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SIGMAA Activities

SIGMAA on Mathematics and the Arts (ARTS SIGMAA)

Minicourse

Visualizing Projective Geometry Through Photographs and Perspective Drawings

Part A: Thursday, August 1, 3:40 p.m. – 5:40 p.m., Duke Energy Convention Center, Room 204
Part B: Friday, August 2, 3:40 p.m. – 5:40 p.m., Duke Energy Convention Center, Room 204

Description

We introduce hands-on, practical art puzzles that motivate the mathematics of projective geometry---the study of properties invariant under projective transformations. On the art side, we explore activities in perspective drawing or photography. These activities inform the mathematical side, where we introduce activities in problem solving and proof suitable for a sophomore-level proofs class. No artistic experience is required.

Organizer:
Annalisa Crannell, Franklin & Marshall College,

 

SIGMAA on the History of Mathematics (HOM SIGMAA)

Contributed Paper Session

History of Mathematics in a Math Circle

Part A: Thursday, August 1, 9:00 a.m. - 10:40 a.m., Duke Energy Convention Center, Room 237 & 238
Part B: Thursday, August 1, 1:30 p.m. - 4:30 p.m., Duke Energy Convention Center, Room 237 & 238

Description

During this session, presenters will share mathematical topics and problems of a historical nature for use in a math circle. This can include such ideas as, but not limited to, working a class of problems using historical methods, discovering methods of calculation from a former time or culture, discovering how mathematical concepts were discovered or used historically or culturally.

Organizers:
Amy Shell-Gellasch, Eastern Michigan University
Philip Yasskin, Texas A&M University

 

Other Mathematical Session

Reception for Read the Masters Session: Euler's Introductio in Analysin Infinitorum

Thursday, August 1, 3:40 p.m. - 5:40 p.m., Duke Energy Convention Center, Room 201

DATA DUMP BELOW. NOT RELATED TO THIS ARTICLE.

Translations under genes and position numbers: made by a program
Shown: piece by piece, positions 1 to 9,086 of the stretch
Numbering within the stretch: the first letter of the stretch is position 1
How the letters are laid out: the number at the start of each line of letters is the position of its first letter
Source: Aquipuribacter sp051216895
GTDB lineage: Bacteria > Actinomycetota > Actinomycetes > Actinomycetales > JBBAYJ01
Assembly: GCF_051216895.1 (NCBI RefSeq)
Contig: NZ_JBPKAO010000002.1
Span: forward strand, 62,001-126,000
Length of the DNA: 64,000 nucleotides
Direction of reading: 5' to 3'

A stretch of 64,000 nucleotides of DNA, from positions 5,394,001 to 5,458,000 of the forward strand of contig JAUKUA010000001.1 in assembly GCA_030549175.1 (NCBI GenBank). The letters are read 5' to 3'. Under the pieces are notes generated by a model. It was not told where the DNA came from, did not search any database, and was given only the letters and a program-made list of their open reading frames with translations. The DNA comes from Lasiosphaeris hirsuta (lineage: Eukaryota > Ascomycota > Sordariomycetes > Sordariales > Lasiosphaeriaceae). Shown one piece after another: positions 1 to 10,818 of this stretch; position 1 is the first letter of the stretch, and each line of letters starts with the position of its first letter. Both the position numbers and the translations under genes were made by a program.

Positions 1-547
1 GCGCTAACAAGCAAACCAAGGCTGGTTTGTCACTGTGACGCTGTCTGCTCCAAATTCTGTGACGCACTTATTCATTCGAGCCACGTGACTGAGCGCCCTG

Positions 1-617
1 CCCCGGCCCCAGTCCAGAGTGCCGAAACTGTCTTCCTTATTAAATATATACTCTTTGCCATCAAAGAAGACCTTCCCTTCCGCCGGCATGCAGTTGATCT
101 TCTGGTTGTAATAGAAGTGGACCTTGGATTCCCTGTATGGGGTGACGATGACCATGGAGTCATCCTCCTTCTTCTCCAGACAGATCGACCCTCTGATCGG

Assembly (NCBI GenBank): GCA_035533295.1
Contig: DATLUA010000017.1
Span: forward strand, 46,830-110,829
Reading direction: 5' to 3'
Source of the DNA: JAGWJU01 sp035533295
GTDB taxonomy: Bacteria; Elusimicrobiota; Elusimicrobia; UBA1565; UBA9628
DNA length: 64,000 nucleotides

Description

Leonhard Euler's Introductio (1748) is a key text in the history of mathematics. In it, Euler provided the foundation for much of today's mathematical analysis, focusing in particular on functions and their development into infinite series. At this event, a brief description of what is entailed in engaging historical texts, especially through small reading groups, will precede an open reading session of a portion of the Introductio (in English translation, with guiding questions) by attendees in small groups, followed by a general discussion. No experience with the history of mathematics is required.

Organizers
Erik Tou, University of Washington Tacoma
Daniel Otero, Xavier University
Lawrence D'Antonio, Ramapo College
Robert Bradley, Adelphi University
Amy Shell-Gellasch, Eastern Michigan University

 

SIGMAA on Inquiry-Based Learning (IBL SIGMAA)

Business Meeting, Reception, and Guest Lecture

Why Inclusivity Matters for IBL

Victor Piercey, Ferris State University

Thursday, August 1, 4:30 p.m. - 5:50 p.m., Duke Energy Convention Center, Room 200

Abstract

Many of us recognize the importance of inclusion within the mathematics community, but some might question why it is particularly important for IBL. We will address this question by identifying the challenges and opportunities for an inclusive classroom climate that arise uniquely when IBL is used. We will also share some practical tips to improve the climate for inclusion in your IBL class.

 

Invited Paper Session

Equity and Justice in the Context of Inquiry

Thursday, August 1, 1:50 p.m. - 4:20 p.m., Duke Energy Convention Center, Room 200

Description

Inquiry pedagogies offer rich learning experiences that can support under-served populations in collegiate mathematics. However, elements of these environments can alienate exactly the students instructors are hoping to support. So equity and inquiry must be theorized and researched together in order to offer justice for all students. This session brings research agendas into direct conversation for mathematicians and educators.

Organizer:
Brian Katz, Augustana College

Click here to read the abstracts of the talks in this session

Schedule
Introduction to the Session

1:50 p.m. - 2:00 p.m.
Brian Katz, Augustana College

Inquiry and Equity: Necessary But Not Sufficient

2:00 p.m. - 2:20 p.m.
Sandra Laursen, University of Colorado Boulder

The IBL Experience When Students of Color Are in the Majority

2:30 p.m. - 2:50 p.m.
Robin Wilson and Stacy Brown, California State Polytechnic University, Pomona

Examined Inquiry-Oriented Instructional Moves with an Eye Toward Gender Equity

3:00 p.m. - 3:20 p.m.
Jessica Smith, Florida State University
Christine Andrews-Larson, Florida State University
Daniel L. Reinholz,San Diego State University
Amelia Stone-Johnstone, San Diego State University
Brooke Mullins, Virginia Polytechnic Institute and State University

TBA

3:30 p.m. - 3:50 p.m.
Rochelle Gutierrez, University of Illinois

Panel Discussion

4:00 p.m. - 4:20 p.m.

 

Contributed Paper Session

Inquiry-Based Learning and Teaching

Part A: Thursday, August 1, 9:00 a.m. - 10:40 a.m., Duke Energy Convention Center, Room 230 & 231